Freezing temperatures during the spring may cause leaf tips to turn yellow and necrotic (Figure 1). During stem elongation, cold temperatures may damage the stem and cause it t o split or cause damage to the vascular system (water and nutrient transport), which will cause the stem to collapse and lodge. The damaged area on the stem may be bleached and water-soaked. The growing point or spike may be damaged with few symptoms on the stem. The emergence of chlorotic leaves from the whorl may indicate that the developing spike has been killed. More leaves will become chlorotic as the culm deteriorates. Primary symptoms of freeze injury to wheat at spring growth stages and its effect on yield are listed in Table 1. Further information on freeze injury symptoms in wheat can be found in the publication from Kansas State University “Spring Freeze Injury to Kansas Wheat,” here.
Freeze injury during stem elongation can damage the developing heads and result in shriveled, deformed, and pale heads. More information on freeze injury symptoms in barley (and oats) can be found in the “Frost identification guide for cereals” published by the Government of Western Australia Department of Primary Industries and Regional Development and the Grains Research and Development Corporation and can be found here.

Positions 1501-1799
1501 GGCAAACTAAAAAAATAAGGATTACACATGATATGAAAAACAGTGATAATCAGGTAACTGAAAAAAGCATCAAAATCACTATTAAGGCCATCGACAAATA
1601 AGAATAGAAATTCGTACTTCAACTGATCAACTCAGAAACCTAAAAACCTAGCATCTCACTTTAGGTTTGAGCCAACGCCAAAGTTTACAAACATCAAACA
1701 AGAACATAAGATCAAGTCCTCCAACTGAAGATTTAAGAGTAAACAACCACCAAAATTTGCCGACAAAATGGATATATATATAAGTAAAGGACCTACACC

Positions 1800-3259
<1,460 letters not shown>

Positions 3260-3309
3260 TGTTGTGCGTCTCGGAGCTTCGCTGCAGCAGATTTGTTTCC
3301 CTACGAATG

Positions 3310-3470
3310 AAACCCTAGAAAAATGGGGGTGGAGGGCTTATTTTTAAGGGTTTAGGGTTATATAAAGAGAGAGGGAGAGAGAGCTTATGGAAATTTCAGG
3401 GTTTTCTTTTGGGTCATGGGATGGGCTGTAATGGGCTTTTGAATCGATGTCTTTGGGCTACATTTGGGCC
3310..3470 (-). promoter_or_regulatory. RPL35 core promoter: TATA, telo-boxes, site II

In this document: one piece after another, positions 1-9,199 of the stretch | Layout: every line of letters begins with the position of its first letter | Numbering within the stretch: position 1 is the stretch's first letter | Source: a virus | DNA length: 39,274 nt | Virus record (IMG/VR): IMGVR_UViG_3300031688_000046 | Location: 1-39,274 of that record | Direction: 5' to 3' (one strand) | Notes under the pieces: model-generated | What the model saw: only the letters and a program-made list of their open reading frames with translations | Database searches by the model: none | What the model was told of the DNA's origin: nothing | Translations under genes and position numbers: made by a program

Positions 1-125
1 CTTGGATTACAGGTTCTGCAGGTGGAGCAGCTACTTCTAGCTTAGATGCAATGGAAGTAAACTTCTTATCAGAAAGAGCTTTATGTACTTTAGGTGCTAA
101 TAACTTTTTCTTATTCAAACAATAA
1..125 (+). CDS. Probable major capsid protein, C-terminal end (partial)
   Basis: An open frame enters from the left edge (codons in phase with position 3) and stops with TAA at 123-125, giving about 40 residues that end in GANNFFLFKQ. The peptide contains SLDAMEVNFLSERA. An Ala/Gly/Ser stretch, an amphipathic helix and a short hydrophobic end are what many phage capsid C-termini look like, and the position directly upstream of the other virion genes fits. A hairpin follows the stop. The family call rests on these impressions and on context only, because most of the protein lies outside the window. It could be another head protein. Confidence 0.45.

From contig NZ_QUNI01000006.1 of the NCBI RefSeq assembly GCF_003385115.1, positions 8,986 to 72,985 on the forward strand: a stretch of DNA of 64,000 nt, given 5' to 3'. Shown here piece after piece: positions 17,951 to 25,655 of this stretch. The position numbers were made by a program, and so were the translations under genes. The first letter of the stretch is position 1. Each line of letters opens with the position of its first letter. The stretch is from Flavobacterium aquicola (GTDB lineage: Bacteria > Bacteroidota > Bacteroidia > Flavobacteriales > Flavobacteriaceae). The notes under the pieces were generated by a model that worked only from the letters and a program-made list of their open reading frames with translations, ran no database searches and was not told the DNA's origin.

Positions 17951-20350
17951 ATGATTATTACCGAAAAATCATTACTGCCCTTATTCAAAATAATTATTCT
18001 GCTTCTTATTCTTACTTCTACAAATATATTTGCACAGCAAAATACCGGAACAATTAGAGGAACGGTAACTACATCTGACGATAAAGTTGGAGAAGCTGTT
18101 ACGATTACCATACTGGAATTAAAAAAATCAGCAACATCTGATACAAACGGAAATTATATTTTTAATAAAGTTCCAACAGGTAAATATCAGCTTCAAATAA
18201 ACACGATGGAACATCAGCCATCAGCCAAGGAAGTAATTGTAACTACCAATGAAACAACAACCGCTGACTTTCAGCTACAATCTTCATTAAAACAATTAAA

The most recognizable symptom of freeze injury on pea leaves is the death of interveinal tissue, which appears water-soaked at first and then turns necrotic brown. Young leaves may be affected entirely and have a scorched appearance. Chickpeas are generally more sensitive to freeze injury than lentils. From a distance, the top leaves of injured plants turn yellow to white and appear dry. Sometimes only the leaf margins dry up and appear scorched without developing lesions of definite shape or size. More information on freeze injury symptoms in pulse crops (canola, and lupine) can be found in the “Frost identification guide for canola and pulses” published by the Government of Western Australia Department of Primary Industries and Regional Development and the Grains Research and Development Corporation and can be found here.